If you have easy access to your computer every day, commit for one week to recording an entry a day in an online diary. It’s easy!  You can keep track of your workouts, you can use it to organize your thoughts. And it’s a great place to record what’s going on with you where food is concerned, too!

For those times that your aren’t in front of you computer, choose anything from a simple lined notebook or a leather-bound blank diary. Besides writing down how you feel, you can include photos of yourself to chart your progress, pictures of clothes you’d like to wear, new recipes you’d like to try, and more. The sky’s the limit! The most important thing is to find a journal that suits you.
I personally enjoy using paper.  I find typing everything doesn’t keep me committed.  I enjoy having documentation right there in front of me in a notebook.  My one office wall is going to be dedicated to my goals.  I’m utilizing the wall in my office as a motivational wall.  This way, when i’m writing blogs such as this, there are motivating captions all around me.  Pictures, motivational quotes, my goals, and articles that interest me will be going up on the wall.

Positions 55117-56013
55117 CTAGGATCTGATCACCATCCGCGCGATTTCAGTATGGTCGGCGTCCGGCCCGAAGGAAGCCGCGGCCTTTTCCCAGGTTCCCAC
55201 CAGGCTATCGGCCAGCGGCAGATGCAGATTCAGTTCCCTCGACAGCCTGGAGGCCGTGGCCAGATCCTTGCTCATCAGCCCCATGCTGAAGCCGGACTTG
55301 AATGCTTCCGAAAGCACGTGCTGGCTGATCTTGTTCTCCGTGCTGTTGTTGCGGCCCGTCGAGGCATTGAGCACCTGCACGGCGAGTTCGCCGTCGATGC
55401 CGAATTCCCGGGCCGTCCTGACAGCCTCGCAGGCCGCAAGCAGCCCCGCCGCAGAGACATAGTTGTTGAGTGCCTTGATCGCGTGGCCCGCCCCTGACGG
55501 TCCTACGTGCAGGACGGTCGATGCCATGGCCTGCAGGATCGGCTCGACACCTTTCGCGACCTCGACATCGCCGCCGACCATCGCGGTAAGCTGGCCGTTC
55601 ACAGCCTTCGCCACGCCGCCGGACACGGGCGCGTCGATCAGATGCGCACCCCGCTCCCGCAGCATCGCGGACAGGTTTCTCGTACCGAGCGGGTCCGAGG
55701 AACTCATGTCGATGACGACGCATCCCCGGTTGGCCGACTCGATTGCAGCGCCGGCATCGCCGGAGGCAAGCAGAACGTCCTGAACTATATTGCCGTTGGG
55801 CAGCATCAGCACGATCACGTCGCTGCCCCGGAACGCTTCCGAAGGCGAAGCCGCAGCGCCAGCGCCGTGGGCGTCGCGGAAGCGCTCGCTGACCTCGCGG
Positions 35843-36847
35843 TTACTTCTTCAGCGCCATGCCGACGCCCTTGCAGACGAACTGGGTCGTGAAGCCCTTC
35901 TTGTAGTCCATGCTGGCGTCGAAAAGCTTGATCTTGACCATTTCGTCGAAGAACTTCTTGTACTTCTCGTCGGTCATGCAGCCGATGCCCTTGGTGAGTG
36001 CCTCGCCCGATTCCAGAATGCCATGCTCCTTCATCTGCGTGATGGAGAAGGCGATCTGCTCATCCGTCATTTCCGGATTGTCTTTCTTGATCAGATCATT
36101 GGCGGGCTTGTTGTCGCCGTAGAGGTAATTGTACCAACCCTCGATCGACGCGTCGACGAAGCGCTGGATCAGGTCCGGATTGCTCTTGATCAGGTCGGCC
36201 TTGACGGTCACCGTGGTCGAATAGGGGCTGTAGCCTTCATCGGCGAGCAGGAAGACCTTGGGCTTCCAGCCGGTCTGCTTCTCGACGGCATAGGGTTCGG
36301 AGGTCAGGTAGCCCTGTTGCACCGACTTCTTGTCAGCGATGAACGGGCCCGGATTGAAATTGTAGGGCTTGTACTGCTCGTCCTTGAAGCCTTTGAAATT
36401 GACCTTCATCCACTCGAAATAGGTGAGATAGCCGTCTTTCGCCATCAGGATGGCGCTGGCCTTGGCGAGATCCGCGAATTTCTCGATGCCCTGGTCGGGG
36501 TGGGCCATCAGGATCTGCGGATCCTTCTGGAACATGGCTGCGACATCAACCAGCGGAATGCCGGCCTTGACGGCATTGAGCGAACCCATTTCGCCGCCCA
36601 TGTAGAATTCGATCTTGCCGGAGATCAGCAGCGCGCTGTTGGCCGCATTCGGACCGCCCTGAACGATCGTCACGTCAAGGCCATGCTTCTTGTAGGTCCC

I’m excited for the next step in my journey.  I’m currently in process of writing a book.  Okay, I’m unsure it’ll ever actually become a BOOK for others to read, but I’ve gone through a lot; physically and emotionally.  Why not share my experiences with others who may benefit from them to help cope with what they’re going through.

 

Until next time.

 

I just want to thank Jillian Michaels.  Her articles inspire me to write these blogs 🙂

How to get started!

How do you get started? It looks like you already have. The simple fact is that you can change your life by changing your mind. Nothing is impossible for the willing mind! We all have the power to gain control of our lives, reach our goals, and live our dreams. The challenge is locating, nurturing, and believing in your ability to do so.